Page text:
In the run up to COP26, rich nations failed to deliver on their previous promise of providing $100 billion per year in climate finance by 2020 to support developing countries building resilience to climate change. The U.N. Environmental Programme's (UNEP) Adaptation Gap Report 2021, released during COP26, compounded this narrative, finding that adaptation costs in developing countries could be five to 10 times greater than current adaptation finance flows, further widening the adaptation gap (see "Plugging The Climate Adaptation Gap With High Resilience Benefit Investments," published Dec. 7, 2018). Despite this, at COP26 a record level of additional public money was committed to the fund this year ($356 million versus the previous record of $129 million in 2018), and the U.S. and Qatar also pledged money for the first time. Still, the finance gap played a central role in negotiations, leading to concerns about credibility. Rich nations remain optimistic that the private sector will step in to fill the hole; however, this is not so easy, since the Glasgow Climate Pact stipulates that this finance include "grants and highly concessional forms of finance" aimed at ensuring affordability and social equity. Many of the countries that need it are considered "high risk," with higher capital costs demanded by investors and lenders. We could see some innovative financial solutions to address the affordability barrier to achieving this goal and restoring trust that future commitments will be met.

Despite Progress On Adaptation, More Is Needed On Measurement And Tracking

A key outcome of COP26 is to help protect communities and natural habitats, building resilience to avoid the loss of homes, jobs, and threats to life given the unprecedented climate impacts seen in recent years, elevating adaptation to the same stage as mitigation for developing countries and those most vulnerable. Adaptation finance is central to this effort. The challenge, unlike for mitigation--which has a global metric of greenhouse gas emissions--is that measuring adaptation is multifaceted, context- and location-specific, and we won't always know the outcome of adaptation actions for many years. It's therefore problematic to measure progress on adaptation purely as a function of the number of countries with a national adaptation planning instrument (such as a National Adaptation Plan). Incidentally, 79% of countries have now adopted at least one instrument, up 7% since 2020, with a further 9% of countries planning to develop one, as reported by UNEP, though the efficacy of these plans is arguably more important. With this in mind, a key outcome was a two-year Glasgow-Sharm el-Sheikh work program to support monitoring and tracking adaptation efforts. Countries will need to submit their reports with progress measured against the global goal.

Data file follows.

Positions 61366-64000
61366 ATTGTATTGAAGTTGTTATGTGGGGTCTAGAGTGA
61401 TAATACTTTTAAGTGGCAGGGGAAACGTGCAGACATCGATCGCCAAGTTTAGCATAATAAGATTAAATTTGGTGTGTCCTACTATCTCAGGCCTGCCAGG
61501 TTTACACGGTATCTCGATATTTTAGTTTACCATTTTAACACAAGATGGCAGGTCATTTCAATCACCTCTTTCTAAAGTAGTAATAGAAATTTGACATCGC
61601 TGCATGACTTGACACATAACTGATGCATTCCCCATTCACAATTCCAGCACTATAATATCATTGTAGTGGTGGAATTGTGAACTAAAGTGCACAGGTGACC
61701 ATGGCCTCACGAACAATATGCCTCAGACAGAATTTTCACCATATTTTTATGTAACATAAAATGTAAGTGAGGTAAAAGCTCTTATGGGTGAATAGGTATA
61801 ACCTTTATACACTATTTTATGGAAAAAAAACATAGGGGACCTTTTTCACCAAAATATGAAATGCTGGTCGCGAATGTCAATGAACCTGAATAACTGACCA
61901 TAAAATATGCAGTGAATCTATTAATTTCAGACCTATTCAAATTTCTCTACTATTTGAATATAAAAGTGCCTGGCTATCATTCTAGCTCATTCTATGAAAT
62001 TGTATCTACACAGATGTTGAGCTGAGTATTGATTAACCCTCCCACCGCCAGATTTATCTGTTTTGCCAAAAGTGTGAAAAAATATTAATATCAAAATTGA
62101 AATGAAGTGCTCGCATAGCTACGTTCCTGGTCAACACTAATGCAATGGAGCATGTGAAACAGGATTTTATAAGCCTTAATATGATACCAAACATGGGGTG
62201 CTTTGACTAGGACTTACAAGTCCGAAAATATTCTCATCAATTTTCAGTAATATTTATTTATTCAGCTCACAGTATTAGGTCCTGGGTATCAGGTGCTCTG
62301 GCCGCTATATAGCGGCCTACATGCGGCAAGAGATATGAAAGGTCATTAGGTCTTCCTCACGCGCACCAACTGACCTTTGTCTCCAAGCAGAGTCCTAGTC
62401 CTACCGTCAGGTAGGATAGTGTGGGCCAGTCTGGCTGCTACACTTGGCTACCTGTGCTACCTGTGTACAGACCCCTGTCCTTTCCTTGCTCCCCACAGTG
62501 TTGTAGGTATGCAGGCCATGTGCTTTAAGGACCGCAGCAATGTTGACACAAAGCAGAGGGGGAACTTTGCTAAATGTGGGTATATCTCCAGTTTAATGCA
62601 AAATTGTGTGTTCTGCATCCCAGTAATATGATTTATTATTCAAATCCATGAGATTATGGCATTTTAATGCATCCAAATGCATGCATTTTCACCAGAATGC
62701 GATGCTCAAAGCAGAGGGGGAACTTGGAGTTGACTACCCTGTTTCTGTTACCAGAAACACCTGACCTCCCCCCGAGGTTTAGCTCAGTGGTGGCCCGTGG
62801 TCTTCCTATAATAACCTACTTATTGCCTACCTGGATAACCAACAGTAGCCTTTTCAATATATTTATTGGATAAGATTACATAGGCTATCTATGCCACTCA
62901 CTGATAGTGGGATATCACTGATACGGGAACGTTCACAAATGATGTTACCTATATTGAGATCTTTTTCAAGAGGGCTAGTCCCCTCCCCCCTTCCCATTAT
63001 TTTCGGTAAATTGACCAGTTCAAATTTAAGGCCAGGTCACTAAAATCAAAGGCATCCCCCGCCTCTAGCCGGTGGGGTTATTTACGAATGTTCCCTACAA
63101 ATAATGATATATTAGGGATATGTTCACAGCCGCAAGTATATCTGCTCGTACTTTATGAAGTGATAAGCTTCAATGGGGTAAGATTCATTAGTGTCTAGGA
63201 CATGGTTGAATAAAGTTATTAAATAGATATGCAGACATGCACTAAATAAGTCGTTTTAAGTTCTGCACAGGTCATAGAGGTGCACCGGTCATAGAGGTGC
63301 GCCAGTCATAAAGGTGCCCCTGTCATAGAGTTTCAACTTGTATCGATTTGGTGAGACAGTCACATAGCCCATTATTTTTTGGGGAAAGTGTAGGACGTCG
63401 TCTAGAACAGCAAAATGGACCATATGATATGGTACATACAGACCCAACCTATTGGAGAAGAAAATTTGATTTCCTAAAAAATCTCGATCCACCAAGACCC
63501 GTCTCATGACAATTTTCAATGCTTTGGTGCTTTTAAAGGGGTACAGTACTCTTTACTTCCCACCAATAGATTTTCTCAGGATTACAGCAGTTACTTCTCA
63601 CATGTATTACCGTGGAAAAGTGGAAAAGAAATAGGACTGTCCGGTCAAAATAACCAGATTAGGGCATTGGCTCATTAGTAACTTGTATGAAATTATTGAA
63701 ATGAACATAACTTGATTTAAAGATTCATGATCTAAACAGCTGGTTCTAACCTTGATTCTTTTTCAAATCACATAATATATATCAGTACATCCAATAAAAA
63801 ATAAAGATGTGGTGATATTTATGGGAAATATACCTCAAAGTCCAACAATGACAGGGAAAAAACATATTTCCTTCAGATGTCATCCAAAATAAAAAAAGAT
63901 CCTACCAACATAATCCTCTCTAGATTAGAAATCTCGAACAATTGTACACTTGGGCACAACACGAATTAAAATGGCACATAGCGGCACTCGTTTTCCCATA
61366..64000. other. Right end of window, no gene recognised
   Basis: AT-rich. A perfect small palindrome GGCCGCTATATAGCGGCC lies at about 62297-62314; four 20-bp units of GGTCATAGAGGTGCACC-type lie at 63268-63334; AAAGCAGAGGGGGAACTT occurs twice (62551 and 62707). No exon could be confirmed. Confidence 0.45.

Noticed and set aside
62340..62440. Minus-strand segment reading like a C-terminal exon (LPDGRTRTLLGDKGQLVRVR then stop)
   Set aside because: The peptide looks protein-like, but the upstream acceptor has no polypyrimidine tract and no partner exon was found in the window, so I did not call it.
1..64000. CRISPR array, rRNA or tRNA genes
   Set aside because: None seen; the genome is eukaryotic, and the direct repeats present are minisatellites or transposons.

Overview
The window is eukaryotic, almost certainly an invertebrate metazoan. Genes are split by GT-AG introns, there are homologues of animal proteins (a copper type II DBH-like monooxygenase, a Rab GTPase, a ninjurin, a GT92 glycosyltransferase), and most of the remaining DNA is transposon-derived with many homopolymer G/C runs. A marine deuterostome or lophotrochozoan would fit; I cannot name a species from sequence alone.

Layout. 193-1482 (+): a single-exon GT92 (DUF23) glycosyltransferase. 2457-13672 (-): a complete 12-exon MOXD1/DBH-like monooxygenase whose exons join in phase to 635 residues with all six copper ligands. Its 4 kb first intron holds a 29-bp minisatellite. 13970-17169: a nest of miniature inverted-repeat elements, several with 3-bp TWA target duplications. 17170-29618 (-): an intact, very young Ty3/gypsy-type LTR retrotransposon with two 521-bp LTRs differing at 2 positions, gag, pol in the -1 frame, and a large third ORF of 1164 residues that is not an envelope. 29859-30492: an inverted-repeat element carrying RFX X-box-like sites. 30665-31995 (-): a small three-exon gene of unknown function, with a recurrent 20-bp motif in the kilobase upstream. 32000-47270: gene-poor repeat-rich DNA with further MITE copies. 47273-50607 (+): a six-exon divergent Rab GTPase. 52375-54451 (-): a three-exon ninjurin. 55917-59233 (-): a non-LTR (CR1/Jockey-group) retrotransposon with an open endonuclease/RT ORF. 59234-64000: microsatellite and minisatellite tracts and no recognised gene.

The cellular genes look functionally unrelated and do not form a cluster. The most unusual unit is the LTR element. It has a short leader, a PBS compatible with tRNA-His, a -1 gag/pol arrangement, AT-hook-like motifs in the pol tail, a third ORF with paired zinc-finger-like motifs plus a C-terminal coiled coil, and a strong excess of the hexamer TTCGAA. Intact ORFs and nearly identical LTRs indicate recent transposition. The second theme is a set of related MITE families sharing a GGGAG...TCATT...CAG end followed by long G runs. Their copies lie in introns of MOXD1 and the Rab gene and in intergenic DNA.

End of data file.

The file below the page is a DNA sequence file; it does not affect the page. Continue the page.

Despite missing the $100 billion per year by 2020 climate finance target, countries did agree to double adaptation finance (from 2019)--the equivalent of raising $40 billion per year by 2025--the first time it will have a quantifiable target. While better, this is significantly less than the current ($70 billion per year for 2020 to 2030) and future estimates ($250 billion per year by 2030) of developing countries' adaptation needs, per UNEP.

The Adaptation Fund--a key financier of adaptation projects and programs in developing countries most vulnerable to climate change--also received many record-breaking pledges (totaling over $356 million, tripling the previous high), including from the U.S. and the EU. Importantly, the pledges will be via grants rather than loans, tempering concerns that developing countries' debt burden would increase under climate change.

Article 6 Sets Rules For International Carbon Markets